Hundreds rally for jailed New Bedford workers

NEW BEDFORD, Mass. — Hundreds of people from Massachusetts and Rhode Island rallied here March 17 in support of 361 undocumented workers who were arrested in a government raid earlier this month at a New Bedford garment factory.

Organized under the slogan, “Where is my mother?” the event highlighted the plight of the workers’ families.

Some participants came from as far away as western Massachusetts, traveling for up to three hours through snow and ice left over from a storm the day before. The rally site was shifted from the city’s federal building to indoors at the New Bedford Vocational High School because of the blizzard.

The program opened with prayers from a Mayan elder identified as Grandfather Nicholas and the Rev. Richard Wilson of Our Lady of Guadalupe Parish at St. James Church. Grandfather Nicholas’ prayer called for peace for “all the inhabitants of this earth.” In his prayer, Father Wilson noted that “people of all faiths and nonbelievers” have rallied around the cause of the undocumented immigrants and their families.

The prayers were followed by the assembly’s chanting of “The people united will never be defeated” in Spanish and the playing of the Chilean song of the same name, which served as the anthem of Chile’s left-wing Popular Unity government in the early 1970s.

Corinn Williams, head of the Community Economic Development Center, recapped the events of March 6, the day of the raid, although she was heckled for a time by a member of the audience. The heckler was removed by the police when rally participants started chanting, drowning out her shouts.

Williams called on those present to give humanitarian aid, whether it be in the form of time or money, or to “just make phone calls” in support of the affected families. Referring to the raids, she said, “This can be stopped if only our president and Congress would just fix our immigration system.”

The crowd was visibly moved as a woman with small children described her situation after her husband was arrested at the Michael Bianco, Inc., factory. She was followed by another immigrant, identified only as José. He said his wife was jailed in Texas after being arrested in New Bedford. José called on the press to continue reporting on the plight of the families of the detained.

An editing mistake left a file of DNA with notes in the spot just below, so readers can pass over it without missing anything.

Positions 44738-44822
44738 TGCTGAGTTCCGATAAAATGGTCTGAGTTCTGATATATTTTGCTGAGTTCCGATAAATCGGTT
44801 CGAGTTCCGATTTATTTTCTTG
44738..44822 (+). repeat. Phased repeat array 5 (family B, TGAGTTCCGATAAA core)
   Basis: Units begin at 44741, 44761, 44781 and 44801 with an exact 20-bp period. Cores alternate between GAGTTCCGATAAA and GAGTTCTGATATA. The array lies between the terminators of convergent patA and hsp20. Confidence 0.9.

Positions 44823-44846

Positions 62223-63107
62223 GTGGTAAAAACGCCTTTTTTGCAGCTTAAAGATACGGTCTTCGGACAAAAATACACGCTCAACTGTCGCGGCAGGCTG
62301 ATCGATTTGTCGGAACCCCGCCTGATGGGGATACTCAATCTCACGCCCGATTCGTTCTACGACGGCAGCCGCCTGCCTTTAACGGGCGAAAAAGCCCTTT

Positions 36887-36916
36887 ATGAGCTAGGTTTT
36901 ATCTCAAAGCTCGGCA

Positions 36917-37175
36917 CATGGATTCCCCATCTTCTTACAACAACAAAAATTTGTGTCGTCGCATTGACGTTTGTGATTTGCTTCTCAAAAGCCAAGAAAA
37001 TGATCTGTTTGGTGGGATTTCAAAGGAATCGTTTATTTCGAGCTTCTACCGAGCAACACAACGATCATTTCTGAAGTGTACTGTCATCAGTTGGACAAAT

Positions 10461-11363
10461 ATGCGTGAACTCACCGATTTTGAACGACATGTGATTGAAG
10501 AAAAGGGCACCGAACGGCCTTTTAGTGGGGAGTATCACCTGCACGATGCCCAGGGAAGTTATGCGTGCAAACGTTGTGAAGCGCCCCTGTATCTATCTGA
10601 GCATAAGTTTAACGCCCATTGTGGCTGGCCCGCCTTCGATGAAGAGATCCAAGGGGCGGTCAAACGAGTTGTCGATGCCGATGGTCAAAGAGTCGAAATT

Howard Maery from Fall River spoke for United Interfaith Action, a coalition of religious institutions in the area. He called on the people to “work together for a policy that promotes justice and protects the powerless” as the basis for immigration reform.

Also speaking was Juan García of the Immigrants in Action Committee at St. Teresa’s Church in Providence, R.I. García had just returned from Guatemala, where he took part in protests against President Bush during his Latin American tour. During the tour, Bush tried to bolster the image of the U.S. in the region, where a popular upsurge has elected several progressive, left-oriented governments in recent years.

Speaking on behalf of organized labor, José A. Soler, director of the Labor Education Center at the University of Massachusetts-North Dartmouth, put forth the position of the AFL-CIO on immigration reform. Soler, who is also a leader of the local central labor council, noted, “The women and men that were working in the factory that was raided were working under deplorable conditions, yet apart from some fleeting statements, the federal government has paid absolutely no attention to that.”

He ironically remarked that the workers were being punished for being exploited.

Interrupted a number of times with applause during his presentation, Soler criticized the Bush administration’s call for a guest worker program and called for new immigration reform “with laws that focus on worker rights, not just providing employers with a steady stream of workers that have no rights, that are exploitable through temporary worker programs.”

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